The full paper can be accessed at http://journals.ametsoc.org/doi/abs/10.1175/JAS-D-13-0153.1.
The paper can be accessed at http://journals.ametsoc.org/doi/abs/10.1175/JTECH-D-13-00006.1.
The 2013 Atlantic hurricane season officially ends on Saturday, November 30. The season was very inactive, having the fewest hurricanes since 1982, and ranks as the sixth-least-active Atlantic hurricane season since 1950. Despite this, HRD had a very active year in gathering data for research and assimilation into numerical models to improve forecasts.
Tail Doppler Radar and dropwindsonde composite at 3-km altitude from the G-IV flight into the system that eventually became Tropical Storm Gabrielle (left) and from Hurricane Ingrid (right).
Flights during our annual Hurricane Field Program Intensity Forecasting Experiment (IFEx) were conducted in Tropical Storms Gabrielle and Karen, and Hurricane Ingrid. A total of 367 dropwindsondes and 136 airborne expendable bathythermographs were released from the aircraft to obtain profiles of important variables in the atmosphere and ocean. The NOAA G-IV successfully gathered data, especially with its new Tail Doppler Radar, during 9 flights, and the two NOAA P3s flew 17 times during the season, all using a total of 150 flight hours. Many of the flights were coordinated with the NASA Hurricane Severe Storm Sentinel (HS3) flights conducted during the summer with two Global Hawk aircraft. You can find more information on the data collected from the debrief presentation for each storm (Gabrielle, Ingrid, and Karen). One of the highlights of the season is that, for the first time, Tail Doppler Radar data were transmitted from the aircraft to NOAA Central Operations and successfully assimilated into the operational HWRF model.
Initial total precipitable water (left) and mean sea-level pressure (right) for a basin-scale HWRF run. Tropical Storm Karen is seen in the central Gulf of Mexico.
On the modeling and data assimilation side, HRD provided near-realtime runs of the Hurricane Weather and Research Forecast (HWRF) model initialized with the Hurricane Ensemble Data Assimilation System (HEDAS), a testbed for improving the assimilation of data into the operational HWRF model. For the first time, high-resolution cloud-motion vectors as well as some satellite retrievals were ingested into a research version of HWRF. The model forecasts showed that the assimilation of these data with a sophisticated data assimilation system can provide better forecasts of track and intensity than the current operational system. A new basin-wide version of HWRF developed at HRD was also run in realtime during the season, allowing for multiple storms to be forecast concurrently for the first time. And HRD’s HWind group successfully made 33 surface-wind analyses in six storms in the Atlantic basin this year.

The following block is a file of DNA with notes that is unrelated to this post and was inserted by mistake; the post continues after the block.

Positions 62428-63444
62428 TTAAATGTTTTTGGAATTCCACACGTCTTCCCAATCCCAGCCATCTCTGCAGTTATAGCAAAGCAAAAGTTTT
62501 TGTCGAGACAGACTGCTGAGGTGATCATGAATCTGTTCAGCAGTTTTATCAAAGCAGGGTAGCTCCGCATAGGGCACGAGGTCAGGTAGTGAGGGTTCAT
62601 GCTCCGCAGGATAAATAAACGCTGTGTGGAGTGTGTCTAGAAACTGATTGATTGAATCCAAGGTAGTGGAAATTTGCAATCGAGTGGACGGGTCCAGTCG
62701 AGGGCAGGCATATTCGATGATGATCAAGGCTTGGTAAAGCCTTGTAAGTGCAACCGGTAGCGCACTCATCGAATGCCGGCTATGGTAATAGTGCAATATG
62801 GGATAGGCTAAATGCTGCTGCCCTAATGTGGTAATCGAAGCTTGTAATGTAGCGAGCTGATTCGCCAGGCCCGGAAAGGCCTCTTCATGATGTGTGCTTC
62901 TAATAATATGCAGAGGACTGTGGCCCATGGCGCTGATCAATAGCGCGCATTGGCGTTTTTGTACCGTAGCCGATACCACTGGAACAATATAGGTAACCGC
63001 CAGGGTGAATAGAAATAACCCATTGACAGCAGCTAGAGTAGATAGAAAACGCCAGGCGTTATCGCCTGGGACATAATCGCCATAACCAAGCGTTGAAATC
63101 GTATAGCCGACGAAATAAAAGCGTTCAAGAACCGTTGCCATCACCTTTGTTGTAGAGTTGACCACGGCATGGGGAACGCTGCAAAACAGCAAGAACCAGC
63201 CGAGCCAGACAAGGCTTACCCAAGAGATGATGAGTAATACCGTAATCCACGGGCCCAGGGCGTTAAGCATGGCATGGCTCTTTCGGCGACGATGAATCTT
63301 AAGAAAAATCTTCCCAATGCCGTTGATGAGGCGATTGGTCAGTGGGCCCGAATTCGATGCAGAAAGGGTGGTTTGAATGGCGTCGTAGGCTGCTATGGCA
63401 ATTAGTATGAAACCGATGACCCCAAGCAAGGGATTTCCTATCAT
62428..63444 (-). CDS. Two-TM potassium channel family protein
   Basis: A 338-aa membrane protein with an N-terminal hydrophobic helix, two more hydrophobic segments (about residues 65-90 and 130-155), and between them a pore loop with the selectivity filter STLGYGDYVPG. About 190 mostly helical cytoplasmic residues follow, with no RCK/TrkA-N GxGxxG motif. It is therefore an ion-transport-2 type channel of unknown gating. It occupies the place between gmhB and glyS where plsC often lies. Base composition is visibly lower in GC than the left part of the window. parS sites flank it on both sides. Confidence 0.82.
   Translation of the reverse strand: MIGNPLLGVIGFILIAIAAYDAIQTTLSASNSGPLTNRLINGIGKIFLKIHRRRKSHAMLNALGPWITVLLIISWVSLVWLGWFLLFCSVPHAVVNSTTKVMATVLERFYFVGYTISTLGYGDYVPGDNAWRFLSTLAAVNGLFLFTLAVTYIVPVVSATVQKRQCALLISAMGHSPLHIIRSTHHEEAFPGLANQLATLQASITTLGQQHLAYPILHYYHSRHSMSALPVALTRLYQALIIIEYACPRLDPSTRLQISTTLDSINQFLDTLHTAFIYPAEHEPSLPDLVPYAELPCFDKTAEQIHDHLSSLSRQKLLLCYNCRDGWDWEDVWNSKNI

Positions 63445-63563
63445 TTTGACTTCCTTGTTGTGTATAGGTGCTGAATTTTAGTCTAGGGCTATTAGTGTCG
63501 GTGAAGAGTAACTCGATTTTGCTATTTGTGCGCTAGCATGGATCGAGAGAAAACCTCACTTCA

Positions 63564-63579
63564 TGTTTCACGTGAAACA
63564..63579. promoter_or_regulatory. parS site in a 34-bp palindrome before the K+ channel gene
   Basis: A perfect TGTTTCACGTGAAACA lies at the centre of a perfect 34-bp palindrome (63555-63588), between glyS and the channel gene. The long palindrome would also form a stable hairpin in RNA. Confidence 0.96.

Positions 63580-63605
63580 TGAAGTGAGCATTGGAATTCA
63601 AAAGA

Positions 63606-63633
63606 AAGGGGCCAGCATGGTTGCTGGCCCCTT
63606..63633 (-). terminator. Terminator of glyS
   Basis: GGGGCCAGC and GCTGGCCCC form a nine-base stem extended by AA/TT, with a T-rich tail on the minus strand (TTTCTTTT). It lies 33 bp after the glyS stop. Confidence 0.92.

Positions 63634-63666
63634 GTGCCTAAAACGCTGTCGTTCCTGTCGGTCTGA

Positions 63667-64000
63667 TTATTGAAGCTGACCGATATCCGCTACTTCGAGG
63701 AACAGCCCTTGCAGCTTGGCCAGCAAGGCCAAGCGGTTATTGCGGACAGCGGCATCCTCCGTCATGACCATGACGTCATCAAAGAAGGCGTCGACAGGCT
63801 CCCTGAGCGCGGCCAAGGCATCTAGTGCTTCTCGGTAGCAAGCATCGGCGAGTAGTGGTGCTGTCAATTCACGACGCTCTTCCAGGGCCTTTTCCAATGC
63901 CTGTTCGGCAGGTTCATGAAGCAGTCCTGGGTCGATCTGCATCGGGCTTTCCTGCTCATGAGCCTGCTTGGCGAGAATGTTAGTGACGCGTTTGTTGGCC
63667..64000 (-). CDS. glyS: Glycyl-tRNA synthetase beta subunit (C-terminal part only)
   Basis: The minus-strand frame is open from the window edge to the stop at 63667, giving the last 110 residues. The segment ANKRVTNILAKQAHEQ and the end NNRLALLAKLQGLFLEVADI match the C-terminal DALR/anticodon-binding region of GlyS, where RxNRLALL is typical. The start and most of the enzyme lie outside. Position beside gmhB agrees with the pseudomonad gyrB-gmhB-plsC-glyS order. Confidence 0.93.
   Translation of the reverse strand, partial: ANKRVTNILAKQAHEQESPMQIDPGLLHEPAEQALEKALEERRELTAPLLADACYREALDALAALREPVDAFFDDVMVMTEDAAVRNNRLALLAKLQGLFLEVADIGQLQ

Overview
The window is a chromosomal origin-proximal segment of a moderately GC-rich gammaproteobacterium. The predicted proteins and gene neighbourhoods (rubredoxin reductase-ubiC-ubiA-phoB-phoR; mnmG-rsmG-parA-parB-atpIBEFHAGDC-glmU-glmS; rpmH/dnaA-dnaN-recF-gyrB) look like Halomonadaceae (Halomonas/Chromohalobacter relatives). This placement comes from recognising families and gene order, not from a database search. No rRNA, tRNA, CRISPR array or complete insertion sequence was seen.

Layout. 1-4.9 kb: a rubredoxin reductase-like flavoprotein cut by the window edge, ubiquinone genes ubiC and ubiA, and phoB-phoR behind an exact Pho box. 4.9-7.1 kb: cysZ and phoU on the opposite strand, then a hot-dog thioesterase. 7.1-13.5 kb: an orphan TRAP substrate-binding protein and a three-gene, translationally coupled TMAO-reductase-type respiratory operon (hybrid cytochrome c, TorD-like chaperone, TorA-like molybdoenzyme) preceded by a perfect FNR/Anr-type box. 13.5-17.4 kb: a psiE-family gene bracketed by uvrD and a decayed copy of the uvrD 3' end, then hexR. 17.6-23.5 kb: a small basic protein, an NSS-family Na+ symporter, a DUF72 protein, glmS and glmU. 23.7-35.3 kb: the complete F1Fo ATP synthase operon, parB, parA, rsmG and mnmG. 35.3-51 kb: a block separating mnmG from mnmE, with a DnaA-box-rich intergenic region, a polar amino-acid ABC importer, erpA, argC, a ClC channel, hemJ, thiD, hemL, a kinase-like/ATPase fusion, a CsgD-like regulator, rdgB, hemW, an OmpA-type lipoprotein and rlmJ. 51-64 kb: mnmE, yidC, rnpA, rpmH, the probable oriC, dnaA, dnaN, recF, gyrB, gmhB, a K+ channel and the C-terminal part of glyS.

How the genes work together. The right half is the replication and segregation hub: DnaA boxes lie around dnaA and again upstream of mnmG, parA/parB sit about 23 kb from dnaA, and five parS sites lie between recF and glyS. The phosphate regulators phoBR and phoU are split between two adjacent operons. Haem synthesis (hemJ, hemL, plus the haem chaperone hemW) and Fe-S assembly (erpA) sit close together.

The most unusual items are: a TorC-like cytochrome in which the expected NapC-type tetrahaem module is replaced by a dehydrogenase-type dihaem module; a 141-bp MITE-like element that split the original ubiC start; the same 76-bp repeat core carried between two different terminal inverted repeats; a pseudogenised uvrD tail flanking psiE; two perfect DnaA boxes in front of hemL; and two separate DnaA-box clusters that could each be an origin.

East-west cross section of wind speed and relative humidity through the center of Hurricane Ingrid (left) and average wind speed around the center of Ingrid at the same time (right), from HEDAS analyses.
Left: Hwind analysis of the surface winds in Tropical Storm Fernand just before landfall on the Gulf coast of Mexico. Right: Eric Uhlhorn, Robert Rogers, and Jun Zhang just before a P3 flight into Tropical Storm Gabrielle.
HRD is thankful that we were able to successfully complete the season having achieved some major milestones, all without having a hurricane make landfall in the United States, and with only minimal loss of life and property to the public due to tropical systems.
On November 29, 1988 a severe tropical cyclone struck Bangladesh with approximately 125 mph winds and a 5-10 foot storm surge. With an estimated 2000 people killed, it was the worst tempest to ravage this storm-plagued area since the 1970 Bhola cyclone. During its early stages, it brought heavy rains to Indonesia, Malaysia, and Thailand creating thousands more injured and dead. In addition it rendered over $9 billion in damages to the agriculture in the area.